The waves of nausea came hours later and I kept trying to breathe more deeply, but for almost a day I felt like I couldn't fill my lungs.

Trying to Blend In

Still, it took nearly two years before I turned back from an assignment. Because something changed for me when Jill Carroll, an American freelance journalist for the Christian Science Monitor, was abducted Jan. 7.

I had always told myself that despite my blue eyes and pale skin, I would slip unnoticed through Iraq with my hijab, head scarf and black abaya. The abaya was my cloak of invisibility, my body armor.

I studied the way many Iraqi women walked — with a slight shuffle, from wearing slip-on mules much of the time. I studied how they linked arms with other women when they walked in the markets. I noted the kind of purses they carried — large and black. I blended. I was thrilled when people addressed me in Arabic; perhaps they really thought I was one of them.

Carroll had gone one better than me — she actually spoke Arabic — and still she was unable to avoid the wash of fury and hatred that now confronts Westerners. We are not wanted.

The words of a dear colleague floated to my consciousness on my most recent trip to Iraq. We used to argue daily about safety, and each thought the other took unnecessary risks — the truth was that we each took risks in our own way. I had proposed driving to Najaf, a city south of Baghdad, at a time when the road was known for ambushes, kidnappings and beheadings. "Alissa, an abaya is not bulletproof," he had said.

So when Carroll was kidnapped, although I did not know her, my heart went out to her.

I was aware of the statistics: Since the beginning of the war, 60 journalists, five of them women, had been killed in Iraq and at least 37 abducted, according to a tally by the Committee to Protect Journalists. But like all the other foreign journalists in Iraq — fewer than 75 of us, down from more than a thousand after the war — I needed to believe that I was going to slip through.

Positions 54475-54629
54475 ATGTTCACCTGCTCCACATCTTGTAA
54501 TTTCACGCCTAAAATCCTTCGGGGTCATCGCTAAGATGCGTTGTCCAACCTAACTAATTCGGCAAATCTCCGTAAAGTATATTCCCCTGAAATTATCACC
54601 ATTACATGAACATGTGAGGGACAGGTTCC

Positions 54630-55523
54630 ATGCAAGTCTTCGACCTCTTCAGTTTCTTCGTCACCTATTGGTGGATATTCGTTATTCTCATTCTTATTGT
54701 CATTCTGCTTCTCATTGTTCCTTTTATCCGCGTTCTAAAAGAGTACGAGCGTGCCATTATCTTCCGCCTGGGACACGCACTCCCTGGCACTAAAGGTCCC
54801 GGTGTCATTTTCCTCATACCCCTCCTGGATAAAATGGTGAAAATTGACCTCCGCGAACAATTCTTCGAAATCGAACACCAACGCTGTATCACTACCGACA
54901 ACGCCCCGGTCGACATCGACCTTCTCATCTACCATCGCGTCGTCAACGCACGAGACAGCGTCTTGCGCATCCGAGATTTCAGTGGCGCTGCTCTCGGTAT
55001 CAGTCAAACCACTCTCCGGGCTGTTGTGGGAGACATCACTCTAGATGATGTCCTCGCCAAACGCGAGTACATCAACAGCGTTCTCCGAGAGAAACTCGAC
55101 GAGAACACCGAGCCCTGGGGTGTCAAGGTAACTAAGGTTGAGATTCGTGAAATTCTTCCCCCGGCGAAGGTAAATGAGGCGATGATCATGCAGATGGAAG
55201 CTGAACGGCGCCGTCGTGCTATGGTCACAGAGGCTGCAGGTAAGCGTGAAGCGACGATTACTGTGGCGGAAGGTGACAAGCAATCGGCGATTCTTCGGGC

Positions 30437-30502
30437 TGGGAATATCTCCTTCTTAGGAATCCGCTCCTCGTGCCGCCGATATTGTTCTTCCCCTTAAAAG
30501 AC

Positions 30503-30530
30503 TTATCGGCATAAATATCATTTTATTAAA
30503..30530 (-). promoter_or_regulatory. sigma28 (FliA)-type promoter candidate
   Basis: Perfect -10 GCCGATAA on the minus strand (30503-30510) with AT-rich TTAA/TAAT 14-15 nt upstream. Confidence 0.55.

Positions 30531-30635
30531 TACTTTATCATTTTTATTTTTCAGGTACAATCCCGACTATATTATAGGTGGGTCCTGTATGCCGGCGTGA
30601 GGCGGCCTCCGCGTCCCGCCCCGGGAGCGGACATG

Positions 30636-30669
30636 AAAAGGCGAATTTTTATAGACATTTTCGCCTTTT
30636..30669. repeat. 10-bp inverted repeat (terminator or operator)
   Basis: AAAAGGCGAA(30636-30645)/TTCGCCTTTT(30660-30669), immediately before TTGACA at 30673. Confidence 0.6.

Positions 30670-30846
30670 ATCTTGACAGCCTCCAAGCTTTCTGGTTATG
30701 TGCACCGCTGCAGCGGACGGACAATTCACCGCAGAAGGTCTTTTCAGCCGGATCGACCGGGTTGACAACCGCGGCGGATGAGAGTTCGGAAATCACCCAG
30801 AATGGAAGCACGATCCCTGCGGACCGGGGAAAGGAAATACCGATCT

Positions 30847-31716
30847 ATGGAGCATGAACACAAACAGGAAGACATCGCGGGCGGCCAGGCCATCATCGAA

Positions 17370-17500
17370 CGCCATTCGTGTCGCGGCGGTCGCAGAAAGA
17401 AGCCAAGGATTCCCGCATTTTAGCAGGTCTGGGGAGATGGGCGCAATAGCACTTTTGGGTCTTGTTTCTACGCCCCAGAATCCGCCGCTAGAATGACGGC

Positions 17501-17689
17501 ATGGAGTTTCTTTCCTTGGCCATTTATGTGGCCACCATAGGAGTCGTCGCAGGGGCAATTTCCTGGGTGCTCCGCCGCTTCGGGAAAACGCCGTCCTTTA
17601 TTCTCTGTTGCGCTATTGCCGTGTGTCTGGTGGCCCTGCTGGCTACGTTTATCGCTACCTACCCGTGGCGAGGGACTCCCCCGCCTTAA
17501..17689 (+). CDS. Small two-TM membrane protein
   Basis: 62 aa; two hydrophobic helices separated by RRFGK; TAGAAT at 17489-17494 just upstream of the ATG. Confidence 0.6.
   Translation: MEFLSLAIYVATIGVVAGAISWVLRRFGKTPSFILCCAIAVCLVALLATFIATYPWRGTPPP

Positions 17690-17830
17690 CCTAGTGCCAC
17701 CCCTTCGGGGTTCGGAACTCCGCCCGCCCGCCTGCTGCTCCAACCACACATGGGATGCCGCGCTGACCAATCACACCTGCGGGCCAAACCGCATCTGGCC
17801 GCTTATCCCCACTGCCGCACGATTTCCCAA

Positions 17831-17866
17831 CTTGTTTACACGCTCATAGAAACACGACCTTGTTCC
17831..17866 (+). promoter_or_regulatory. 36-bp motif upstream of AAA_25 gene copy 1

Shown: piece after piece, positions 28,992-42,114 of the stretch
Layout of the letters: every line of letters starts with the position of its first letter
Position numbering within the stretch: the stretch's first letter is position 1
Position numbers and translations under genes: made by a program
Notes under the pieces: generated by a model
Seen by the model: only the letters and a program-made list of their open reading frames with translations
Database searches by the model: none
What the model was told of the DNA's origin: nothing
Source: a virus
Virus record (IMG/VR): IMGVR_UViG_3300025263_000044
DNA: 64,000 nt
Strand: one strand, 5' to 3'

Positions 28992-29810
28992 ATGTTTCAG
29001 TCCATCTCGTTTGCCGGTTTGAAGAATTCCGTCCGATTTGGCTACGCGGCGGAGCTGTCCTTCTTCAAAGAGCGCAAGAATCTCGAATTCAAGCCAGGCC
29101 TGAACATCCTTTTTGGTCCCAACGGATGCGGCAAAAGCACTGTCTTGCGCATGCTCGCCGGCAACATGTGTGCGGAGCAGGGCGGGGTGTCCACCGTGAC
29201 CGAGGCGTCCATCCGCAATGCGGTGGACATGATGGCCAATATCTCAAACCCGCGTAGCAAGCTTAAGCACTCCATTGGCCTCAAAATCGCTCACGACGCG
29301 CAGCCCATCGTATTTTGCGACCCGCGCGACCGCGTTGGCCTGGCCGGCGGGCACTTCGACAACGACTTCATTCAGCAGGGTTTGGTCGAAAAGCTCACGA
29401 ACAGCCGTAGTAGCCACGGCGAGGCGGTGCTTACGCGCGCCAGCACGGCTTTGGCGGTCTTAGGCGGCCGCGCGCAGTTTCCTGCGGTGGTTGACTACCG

After Carroll's abduction, I don't feel that way anymore.

Last week I set out in the early morning for Kut, a city about two hours south of Baghdad. We left early so that we could get back in a day, adhering to the rule that you shouldn't stay long in a single place because word will get around that a Westerner is in town.

I roused one of our British security advisors at 7 a.m. and had him remind the drivers of protocol (keep the cars apart, don't look like a convoy, rely on radios to communicate). But when I went out, it turned out the driver had brought his own vehicle, not an armored car.

Moment of Truth

Carroll's experience hung in my mind. She had been abducted in part because she lacked the protection of an armored car, and her interpreter had been shot dead. I looked at my interpreter, a beautiful young Iraqi woman who loved to read English literature, had helped me buy Iraqi shoes so that I would appear more local and had taught me about the world of Iraqi women. But I pushed ahead.

Then it turned out we didn't have a Thuraya satellite phone in the car. Cellphones are notoriously unreliable in Iraq because the U.S. military often blocks signals during its operations. Traveling without a satellite telephone as a backup is at best foolhardy. But we had already left, so I resigned myself to traveling without it.

We weaved through the Baghdad traffic. The road was crowded and people could easily see us through the car windows. Although I usually look out at the passing scene, I forced myself to look into the car so that my eyes and skin would not be visible.

The most dangerous part of the trip is the 15 miles of road immediately south of Baghdad proper. It runs through a largely Sunni farming area, one where mutilated, headless bodies have turned up often. It feels like outlaw country: Someone could grab you and no one would say anything.

As we went through the last Baghdad checkpoint, a policeman told our driver that a new security plan was in effect and we would not be able to reenter the capital for 48 hours. The driver pulled over and turned to me: Did I still want to go?